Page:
Viewing the evidence in the light most favorable to the government, we conclude that a rational trier of fact could find the essential elements of the mail fraud offense were satisfied beyond a reasonable doubt. At trial, the government presented overwhelming evidence that the Henrys mailed fraudulent checks to their creditors in an attempt to induce the creditors to discharge various debts. To be convicted under the mail fraud statute, the Henrys need not have been successful in this scheme. See Bollin, 264 F.3d at 407; United States v. Lee, 427 F.3d 881, 888-91 (11th Cir. 2005) (affirming mail fraud conviction when defendants wrote check from closed account to pay mortgage and then sent letters to mortgage holder in furtherance of scheme); United States v. Moser, 123 F.3d 813, 818, 820 (5th Cir. 1997) (affirming mail fraud conviction when defendant submitted worthless instruments to pay existing debts, but instruments were rejected). We therefore conclude that the district court properly denied the Henrys' motions for judgments of acquittal.
We are unpersuaded by the Henrys' reliance on this Court's decision in United States v. Adler, 186 F.3d 574 (4th Cir. 1999), in which we affirmed the district court's judgment of acquittal when the victim creditor had no property right in the funds at issue. In contrast, here, the Henrys attempted to affect their creditors' property rights in existing obligations by extinguishing debts owed. --------
Finally, Glover argues that the district court failed during the sentencing proceedings to make a specific factual finding regarding the date on which she joined the conspiracy. Glover contends that the district court erroneously attributed to her an intended loss amount that included losses pre-dating her participation in the conspiracy and that, as a result, the court improperly calculated her Sentencing Guidelines range. We disagree with Glover's arguments.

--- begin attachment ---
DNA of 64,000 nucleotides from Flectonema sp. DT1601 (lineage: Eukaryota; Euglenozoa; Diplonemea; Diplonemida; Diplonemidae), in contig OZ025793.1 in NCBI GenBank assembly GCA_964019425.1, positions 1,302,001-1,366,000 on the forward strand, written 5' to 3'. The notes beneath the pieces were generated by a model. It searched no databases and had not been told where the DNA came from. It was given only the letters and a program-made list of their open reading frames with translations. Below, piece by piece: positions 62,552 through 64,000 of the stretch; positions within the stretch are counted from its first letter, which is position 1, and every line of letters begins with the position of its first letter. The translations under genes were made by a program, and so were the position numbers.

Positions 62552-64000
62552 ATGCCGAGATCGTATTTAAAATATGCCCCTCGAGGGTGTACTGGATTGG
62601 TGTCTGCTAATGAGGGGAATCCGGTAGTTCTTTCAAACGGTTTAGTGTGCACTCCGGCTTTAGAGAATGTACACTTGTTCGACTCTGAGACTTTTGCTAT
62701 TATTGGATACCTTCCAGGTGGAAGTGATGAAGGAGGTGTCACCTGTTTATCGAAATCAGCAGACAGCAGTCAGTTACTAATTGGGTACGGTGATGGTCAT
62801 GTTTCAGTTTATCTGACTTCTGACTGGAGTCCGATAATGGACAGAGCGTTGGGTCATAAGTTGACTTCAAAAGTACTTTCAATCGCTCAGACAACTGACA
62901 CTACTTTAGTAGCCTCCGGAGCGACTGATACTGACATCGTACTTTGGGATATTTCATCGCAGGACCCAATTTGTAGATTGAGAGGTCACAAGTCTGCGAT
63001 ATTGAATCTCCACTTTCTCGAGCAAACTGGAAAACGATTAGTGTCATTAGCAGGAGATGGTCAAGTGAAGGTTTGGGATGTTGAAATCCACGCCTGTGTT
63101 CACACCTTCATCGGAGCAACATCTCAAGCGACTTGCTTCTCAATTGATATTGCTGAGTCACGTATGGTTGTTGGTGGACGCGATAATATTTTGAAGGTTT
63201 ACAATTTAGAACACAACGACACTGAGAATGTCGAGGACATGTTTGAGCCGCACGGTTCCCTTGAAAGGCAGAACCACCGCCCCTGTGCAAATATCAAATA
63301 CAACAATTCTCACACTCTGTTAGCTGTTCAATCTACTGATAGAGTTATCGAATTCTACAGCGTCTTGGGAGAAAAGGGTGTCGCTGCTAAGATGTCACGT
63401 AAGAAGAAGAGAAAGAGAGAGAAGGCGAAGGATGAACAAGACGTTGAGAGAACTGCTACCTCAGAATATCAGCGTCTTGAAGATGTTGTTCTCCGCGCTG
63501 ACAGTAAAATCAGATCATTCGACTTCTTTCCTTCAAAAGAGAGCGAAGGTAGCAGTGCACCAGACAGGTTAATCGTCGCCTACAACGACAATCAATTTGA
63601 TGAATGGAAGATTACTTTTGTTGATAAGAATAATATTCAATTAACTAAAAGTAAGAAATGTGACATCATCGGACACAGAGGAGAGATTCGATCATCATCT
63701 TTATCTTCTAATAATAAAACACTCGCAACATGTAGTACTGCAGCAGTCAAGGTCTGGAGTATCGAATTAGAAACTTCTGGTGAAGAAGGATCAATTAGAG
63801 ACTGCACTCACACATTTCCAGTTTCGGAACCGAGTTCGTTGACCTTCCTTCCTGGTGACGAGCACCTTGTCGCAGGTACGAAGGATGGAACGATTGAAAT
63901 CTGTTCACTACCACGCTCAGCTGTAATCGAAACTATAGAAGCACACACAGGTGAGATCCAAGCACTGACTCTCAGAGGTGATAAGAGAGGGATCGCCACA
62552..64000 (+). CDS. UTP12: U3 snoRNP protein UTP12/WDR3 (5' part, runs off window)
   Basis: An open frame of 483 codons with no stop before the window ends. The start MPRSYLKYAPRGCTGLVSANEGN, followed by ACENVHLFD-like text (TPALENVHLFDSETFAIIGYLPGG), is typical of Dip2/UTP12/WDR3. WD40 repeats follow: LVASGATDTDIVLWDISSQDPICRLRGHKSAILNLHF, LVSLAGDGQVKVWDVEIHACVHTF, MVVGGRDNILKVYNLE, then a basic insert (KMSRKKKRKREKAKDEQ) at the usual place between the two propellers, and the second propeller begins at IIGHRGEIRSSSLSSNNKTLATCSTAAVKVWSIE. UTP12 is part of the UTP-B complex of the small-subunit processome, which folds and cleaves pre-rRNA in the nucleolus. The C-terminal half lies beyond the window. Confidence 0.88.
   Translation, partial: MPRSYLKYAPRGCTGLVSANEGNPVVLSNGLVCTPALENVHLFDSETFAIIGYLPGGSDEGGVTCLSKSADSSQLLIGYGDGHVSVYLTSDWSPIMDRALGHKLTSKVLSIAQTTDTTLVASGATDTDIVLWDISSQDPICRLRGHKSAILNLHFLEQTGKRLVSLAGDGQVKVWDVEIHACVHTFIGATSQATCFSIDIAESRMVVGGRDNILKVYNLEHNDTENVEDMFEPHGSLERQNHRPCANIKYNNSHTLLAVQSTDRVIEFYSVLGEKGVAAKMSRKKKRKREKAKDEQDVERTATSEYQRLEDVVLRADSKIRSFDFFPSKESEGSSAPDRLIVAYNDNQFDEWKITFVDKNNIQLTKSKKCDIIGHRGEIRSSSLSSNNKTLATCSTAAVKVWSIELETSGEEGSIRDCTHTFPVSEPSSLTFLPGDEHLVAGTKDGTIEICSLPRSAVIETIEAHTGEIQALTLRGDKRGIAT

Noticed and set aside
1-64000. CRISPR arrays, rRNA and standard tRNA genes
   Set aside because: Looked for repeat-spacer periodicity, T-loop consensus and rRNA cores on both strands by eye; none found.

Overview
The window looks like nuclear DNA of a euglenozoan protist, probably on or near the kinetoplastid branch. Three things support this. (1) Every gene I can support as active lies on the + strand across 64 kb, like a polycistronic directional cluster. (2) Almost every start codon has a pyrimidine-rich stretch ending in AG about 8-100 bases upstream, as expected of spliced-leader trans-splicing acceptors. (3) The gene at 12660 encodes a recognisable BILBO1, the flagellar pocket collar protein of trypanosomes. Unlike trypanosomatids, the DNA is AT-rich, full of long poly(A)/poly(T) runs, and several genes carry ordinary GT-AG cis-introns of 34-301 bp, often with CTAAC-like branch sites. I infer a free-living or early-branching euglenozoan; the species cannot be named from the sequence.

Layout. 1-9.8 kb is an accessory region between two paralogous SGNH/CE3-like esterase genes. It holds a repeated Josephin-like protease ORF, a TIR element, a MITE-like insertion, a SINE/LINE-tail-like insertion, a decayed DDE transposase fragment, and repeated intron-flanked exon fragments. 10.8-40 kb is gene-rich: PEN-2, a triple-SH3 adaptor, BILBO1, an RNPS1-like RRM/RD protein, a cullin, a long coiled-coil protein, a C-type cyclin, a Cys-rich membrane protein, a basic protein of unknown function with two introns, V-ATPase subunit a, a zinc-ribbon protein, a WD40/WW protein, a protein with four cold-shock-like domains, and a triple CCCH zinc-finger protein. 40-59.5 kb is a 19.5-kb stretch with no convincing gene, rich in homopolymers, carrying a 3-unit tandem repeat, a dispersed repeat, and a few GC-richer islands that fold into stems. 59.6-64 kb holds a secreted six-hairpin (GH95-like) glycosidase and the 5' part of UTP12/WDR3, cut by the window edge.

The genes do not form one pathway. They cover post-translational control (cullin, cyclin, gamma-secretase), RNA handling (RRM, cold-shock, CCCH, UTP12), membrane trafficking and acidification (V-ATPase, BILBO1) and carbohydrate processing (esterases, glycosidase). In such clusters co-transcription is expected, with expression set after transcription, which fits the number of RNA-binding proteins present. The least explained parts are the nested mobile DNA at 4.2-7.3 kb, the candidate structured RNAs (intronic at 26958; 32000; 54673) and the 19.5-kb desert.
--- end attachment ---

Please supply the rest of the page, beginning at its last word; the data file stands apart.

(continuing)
We review the district court's determination of the loss amount for clear error. United States v. Allmendinger, 706 F.3d 330, 341 (4th Cir. 2013). In calculating the Guidelines range applicable to a fraud offense, the government must establish the amount of loss by a preponderance of the evidence, and the district court "'need only make a reasonable estimate of the loss.'" United States v. Cloud, 680 F.3d 396, 409 (4th Cir. 2012) (quoting U.S.S.G. § 2B1.1 cmt. n.3(C)); United States v. Miller, 316 F.3d 495, 503 (4th Cir. 2003).
We conclude that the district court did not clearly err in determining the amount of loss attributable to Glover. Evidence introduced at trial supports the inference that Glover joined the conspiracy no later than December 2012, when she opened a bank account shortly before her co-defendant deposited fraudulent proceeds into that account. Based on this date, Glover was responsible for an intended loss amount of $10,465,998 as set forth in her presentence investigation report. We therefore hold that the district court rendered a reasonable estimate of the loss amount and affirm the court's calculation of Glover's Guidelines range.
For these reasons, we affirm the judgments of the district court.